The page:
## View Poll Results: By which date will a clean 4A be successfully landed in competition?

Voters
66. You may not vote on this poll
• By 2015

7 10.61%
• By 2020

17 25.76%
• By 2030

10 15.15%
• By 2040

2 3.03%
• By 2050

1 1.52%
• Sometime beyond 2050

0 0%
• Never - its not humanly possible

29 43.94%

# Thread: Is it physically possible to land a clean quadruple axel in competition?

1. Originally Posted by Maofan7
Came across the CGI video (see post 1), and wondered whether we would ever see one for real one day, and whether it was even possible.
I think it's an excellent poll and I'm having fun with it.

The axel happens to be my favorite jump and I'm so happy I got to see Midori Ito nail the first one by ladies and Tonya Harding the first for American women. I hope to live long enough to see the day when the quad axel is nailed in an ISU sanctioned competition-and it will I'm sure of it! I might not live long enough to see a lady do it I grant-but you never know!

Originally Posted by Vash01
You must be very young. Midori and Tonya fully rotated the 3As routinely, just like the men did.
Thank you. These kids! They really should study the history of figure skating!

2. Originally Posted by ks777
No unless we see a male version of Midori Ito. Or Midori and Elvis decided to have a baby together. Or Midori have a baby with a Japanese gymnast Uchimura.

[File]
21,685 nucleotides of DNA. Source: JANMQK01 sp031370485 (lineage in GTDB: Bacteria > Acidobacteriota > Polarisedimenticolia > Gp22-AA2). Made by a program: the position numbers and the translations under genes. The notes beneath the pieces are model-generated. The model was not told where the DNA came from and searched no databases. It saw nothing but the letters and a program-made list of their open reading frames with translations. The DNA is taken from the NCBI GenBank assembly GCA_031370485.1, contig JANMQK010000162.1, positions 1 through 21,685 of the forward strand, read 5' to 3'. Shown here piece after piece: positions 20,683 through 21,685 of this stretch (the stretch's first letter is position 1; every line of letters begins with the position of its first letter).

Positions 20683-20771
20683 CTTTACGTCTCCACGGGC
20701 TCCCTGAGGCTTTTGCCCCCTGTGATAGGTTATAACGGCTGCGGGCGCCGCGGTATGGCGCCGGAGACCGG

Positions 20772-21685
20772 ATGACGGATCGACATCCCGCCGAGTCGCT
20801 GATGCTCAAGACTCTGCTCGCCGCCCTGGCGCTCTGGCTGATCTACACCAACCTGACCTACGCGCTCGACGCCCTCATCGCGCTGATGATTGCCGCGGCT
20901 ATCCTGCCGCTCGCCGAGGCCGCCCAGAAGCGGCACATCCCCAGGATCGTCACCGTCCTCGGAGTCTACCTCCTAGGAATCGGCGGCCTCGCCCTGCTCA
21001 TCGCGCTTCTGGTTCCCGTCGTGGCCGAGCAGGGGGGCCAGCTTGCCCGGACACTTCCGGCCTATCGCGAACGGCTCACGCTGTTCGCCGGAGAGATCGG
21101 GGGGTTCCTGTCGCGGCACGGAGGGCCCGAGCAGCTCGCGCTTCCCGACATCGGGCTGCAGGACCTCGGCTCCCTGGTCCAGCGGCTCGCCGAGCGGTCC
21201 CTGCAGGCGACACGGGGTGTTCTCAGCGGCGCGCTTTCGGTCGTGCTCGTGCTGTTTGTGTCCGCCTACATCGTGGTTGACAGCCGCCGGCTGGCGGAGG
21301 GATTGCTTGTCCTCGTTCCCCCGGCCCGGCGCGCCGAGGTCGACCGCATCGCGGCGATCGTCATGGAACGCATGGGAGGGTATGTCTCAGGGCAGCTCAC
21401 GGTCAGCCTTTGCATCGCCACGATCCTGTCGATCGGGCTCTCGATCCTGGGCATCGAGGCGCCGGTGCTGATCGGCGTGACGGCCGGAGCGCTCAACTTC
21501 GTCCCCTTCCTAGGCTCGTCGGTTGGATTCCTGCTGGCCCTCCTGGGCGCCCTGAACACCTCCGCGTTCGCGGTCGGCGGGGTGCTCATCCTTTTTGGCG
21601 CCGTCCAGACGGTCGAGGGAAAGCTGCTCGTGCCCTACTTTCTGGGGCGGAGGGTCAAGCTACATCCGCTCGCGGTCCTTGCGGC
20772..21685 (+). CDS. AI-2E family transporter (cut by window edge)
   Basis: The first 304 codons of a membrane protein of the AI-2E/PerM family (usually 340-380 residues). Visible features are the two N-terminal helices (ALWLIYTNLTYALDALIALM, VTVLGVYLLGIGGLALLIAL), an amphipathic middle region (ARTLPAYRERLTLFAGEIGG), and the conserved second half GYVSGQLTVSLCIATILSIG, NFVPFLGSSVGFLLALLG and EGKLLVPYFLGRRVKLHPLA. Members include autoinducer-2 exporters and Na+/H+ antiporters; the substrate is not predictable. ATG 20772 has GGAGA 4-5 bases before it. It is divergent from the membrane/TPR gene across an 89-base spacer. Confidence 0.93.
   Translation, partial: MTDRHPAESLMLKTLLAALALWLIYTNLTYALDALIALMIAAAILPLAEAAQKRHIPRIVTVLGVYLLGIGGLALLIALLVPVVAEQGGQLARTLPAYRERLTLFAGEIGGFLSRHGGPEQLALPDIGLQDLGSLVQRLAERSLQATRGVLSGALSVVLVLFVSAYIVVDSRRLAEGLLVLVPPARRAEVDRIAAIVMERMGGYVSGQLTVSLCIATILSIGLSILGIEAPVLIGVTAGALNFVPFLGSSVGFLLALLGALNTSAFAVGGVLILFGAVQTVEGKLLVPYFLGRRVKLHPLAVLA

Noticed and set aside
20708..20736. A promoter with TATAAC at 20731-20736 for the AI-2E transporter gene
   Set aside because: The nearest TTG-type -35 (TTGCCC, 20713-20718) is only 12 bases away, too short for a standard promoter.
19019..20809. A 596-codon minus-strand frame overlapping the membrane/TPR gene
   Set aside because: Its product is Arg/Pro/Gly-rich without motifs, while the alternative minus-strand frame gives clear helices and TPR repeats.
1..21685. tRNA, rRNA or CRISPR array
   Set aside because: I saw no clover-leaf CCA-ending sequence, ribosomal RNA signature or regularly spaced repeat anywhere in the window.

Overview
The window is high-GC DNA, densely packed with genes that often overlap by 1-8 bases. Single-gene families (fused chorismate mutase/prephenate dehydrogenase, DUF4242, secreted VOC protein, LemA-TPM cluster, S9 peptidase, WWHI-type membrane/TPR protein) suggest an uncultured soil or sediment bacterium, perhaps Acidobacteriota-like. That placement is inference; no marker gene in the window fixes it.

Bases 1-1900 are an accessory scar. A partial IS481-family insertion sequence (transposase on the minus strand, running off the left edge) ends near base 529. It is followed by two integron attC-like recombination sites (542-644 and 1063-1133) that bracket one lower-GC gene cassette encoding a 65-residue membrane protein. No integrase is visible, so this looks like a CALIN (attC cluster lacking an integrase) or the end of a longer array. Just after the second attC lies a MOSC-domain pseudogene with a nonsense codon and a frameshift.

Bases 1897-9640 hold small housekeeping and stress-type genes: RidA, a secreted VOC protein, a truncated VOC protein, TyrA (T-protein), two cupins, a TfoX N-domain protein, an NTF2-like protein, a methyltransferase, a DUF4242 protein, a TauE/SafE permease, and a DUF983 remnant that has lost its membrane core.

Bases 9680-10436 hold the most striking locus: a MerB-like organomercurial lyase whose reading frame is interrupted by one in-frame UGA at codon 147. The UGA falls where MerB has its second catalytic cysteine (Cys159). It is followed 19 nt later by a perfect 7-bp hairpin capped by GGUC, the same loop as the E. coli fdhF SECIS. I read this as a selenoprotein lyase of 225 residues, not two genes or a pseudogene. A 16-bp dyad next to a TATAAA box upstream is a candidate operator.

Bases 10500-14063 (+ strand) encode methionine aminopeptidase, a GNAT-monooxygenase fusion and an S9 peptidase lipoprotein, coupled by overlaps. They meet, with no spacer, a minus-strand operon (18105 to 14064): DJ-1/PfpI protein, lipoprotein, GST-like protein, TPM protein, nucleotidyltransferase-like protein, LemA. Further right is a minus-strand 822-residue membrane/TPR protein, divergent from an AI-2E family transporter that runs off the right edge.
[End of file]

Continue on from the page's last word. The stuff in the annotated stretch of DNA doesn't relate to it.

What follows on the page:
Mmmm interesting scenarios.

3. Kurt Browning had a big triple Axel. Does anyone know if he attempted 4Axel at the practices ?
Same with Petrenko or Kulik.

4. If gravity remains the same, (objects falling with the same acceleration) then look to the rotation.

https://en.wikipedia.org/wiki/Angular_momentum

It even uses a figure skater as an example.

Thus if you want a greater angular momentum (faster rotation) you need to bring more mass, more distance to the centre of axis.

Assuming you don't have your arms lengthened, the solution would be to have weights (very securely) fastened to your wrists/hands.

Practice this on a spinning office chair (preferably not with castors & slowly!!) bring your arms in, once empty, second with a water bottle in each hand, notice the difference?

With more mass the rotation will be faster = more rotation for the same height jump.

As Casey Carlyle would say, "Physics".

The drawbacks would be controlling the increased acceleration. (And it will probably be banned by the ISU, if not already)

5. Originally Posted by black
The drawbacks would be controlling the increased acceleration. (And it will probably be banned by the ISU, if not already)